Call edition 2012

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Sediment-bound nutrient export from micro-dam catchments in Northern Ethiopia

Nigussie HAREGEWEYN researcher laureate
nigussie_haregeweyn@yahoo.com

°1973 Ethiopia
Master of Soil Engineering and Water Conservation, Alemaya University, Ethiopia, 2000

Sediment-bound nutrient export from micro-dam catchments in Northern Ethiopia

Increasing soil erosion is a major problem many countries have to face up to. It is in fact the main environmental threat on agriculture, particularly in Africa. Let us remember that historians attribute the fall of several of the great civilizations of the past to poorly-controlled erosion. Today there are many factors that cause increased erosion and they are often linked to human activity (mainly climate change and poor use of soil: deforestation, agricultural practices, building, etc.). The numerous negative impacts include increased sedimentation in the catchments whose barrages were built in order to manage water resources better. High sedimentation levels cause a severe reduction in the efficiency and durability of these reservoirs on the one hand and on the other a loss of nutrients that are necessary to cultivation upstream.
Dr. N. Haregeweyn's study is situated within this frame. His work, a wonderful example of co-operation between Ethiopian and Belgian research units, has involved studying and quantifying the mechanisms at play in soil erosion and sediment and nutrient retention (nitrogen, phosphorus, carbon, potassium, calcium and magnesium) and consequently assessing their impact on the efficiency and cost of agricultural practices in Ethiopia. Several small basins are compared and recommendations for better management given. It is the first study of its kind to be carried out in Ethiopia, especially in the region where the loss of nutrients can not be easily compensated by fertilizers given the severe financial constraints to which the population is subject. This fact alone is enough to prove the significance of this work and its contribution to sustainable development. But that is not all, as the quality of the approach should also be stressed: this is an exhaustive end-to-end and multidisciplinary study, which is quite remarkable. The presented data is based on a large range of tools: geographical, chemical, agronomic, mathematical models and economic factors. The study has estimated the annual losses of nitrogen and phosphorus at 34.2 million euros for the Tigray region alone, which is considerable. As Dr N. Haregeweyn and his collaborators stress, it is now up to the politicians to put words into action and translate their results into sustainable management by favouring integrated practices for the management of soil fertility.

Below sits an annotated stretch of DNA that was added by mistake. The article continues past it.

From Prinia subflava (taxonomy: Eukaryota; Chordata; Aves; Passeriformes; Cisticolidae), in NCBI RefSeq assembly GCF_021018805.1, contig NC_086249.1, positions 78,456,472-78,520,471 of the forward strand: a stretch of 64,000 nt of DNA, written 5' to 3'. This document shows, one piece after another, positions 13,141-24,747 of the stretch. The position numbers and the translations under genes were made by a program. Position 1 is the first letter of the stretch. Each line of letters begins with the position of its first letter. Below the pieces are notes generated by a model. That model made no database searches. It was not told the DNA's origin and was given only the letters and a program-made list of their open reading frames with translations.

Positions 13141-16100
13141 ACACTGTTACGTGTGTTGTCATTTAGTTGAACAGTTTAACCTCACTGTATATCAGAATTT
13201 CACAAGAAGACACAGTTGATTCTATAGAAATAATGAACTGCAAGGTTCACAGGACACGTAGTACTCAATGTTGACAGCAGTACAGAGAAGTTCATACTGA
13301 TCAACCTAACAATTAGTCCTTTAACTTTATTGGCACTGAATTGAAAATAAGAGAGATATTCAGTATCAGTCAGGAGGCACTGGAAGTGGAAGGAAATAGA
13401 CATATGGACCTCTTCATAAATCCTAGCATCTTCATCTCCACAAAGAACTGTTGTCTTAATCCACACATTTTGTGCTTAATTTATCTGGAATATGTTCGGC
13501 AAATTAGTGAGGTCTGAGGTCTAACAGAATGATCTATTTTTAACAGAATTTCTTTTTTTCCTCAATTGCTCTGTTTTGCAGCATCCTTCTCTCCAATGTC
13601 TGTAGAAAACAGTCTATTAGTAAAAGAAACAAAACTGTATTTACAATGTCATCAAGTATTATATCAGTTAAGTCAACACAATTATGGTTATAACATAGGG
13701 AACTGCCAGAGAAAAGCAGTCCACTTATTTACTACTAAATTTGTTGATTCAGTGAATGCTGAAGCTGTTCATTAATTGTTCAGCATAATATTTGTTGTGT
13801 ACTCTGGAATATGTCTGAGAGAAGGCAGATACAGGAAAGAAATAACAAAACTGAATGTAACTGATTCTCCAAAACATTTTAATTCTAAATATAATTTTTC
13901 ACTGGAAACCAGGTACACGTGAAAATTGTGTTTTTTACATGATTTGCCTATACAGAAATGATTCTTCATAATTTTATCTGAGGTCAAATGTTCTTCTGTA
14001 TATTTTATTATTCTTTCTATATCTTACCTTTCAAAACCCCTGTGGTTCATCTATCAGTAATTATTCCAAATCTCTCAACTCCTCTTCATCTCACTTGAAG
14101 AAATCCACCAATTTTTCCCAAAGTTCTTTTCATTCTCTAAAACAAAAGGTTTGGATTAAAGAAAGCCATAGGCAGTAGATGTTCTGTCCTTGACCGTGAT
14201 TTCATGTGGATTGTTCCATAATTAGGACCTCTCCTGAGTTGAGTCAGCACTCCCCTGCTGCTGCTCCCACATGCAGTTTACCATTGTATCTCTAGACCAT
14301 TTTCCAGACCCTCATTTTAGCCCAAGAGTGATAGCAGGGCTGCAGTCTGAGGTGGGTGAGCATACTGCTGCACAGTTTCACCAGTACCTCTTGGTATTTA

report: Dr. D. Cardinal, Department of Mineralogy and Geochemistry, Royal Museum for Central Africa, Tervuren, Belgium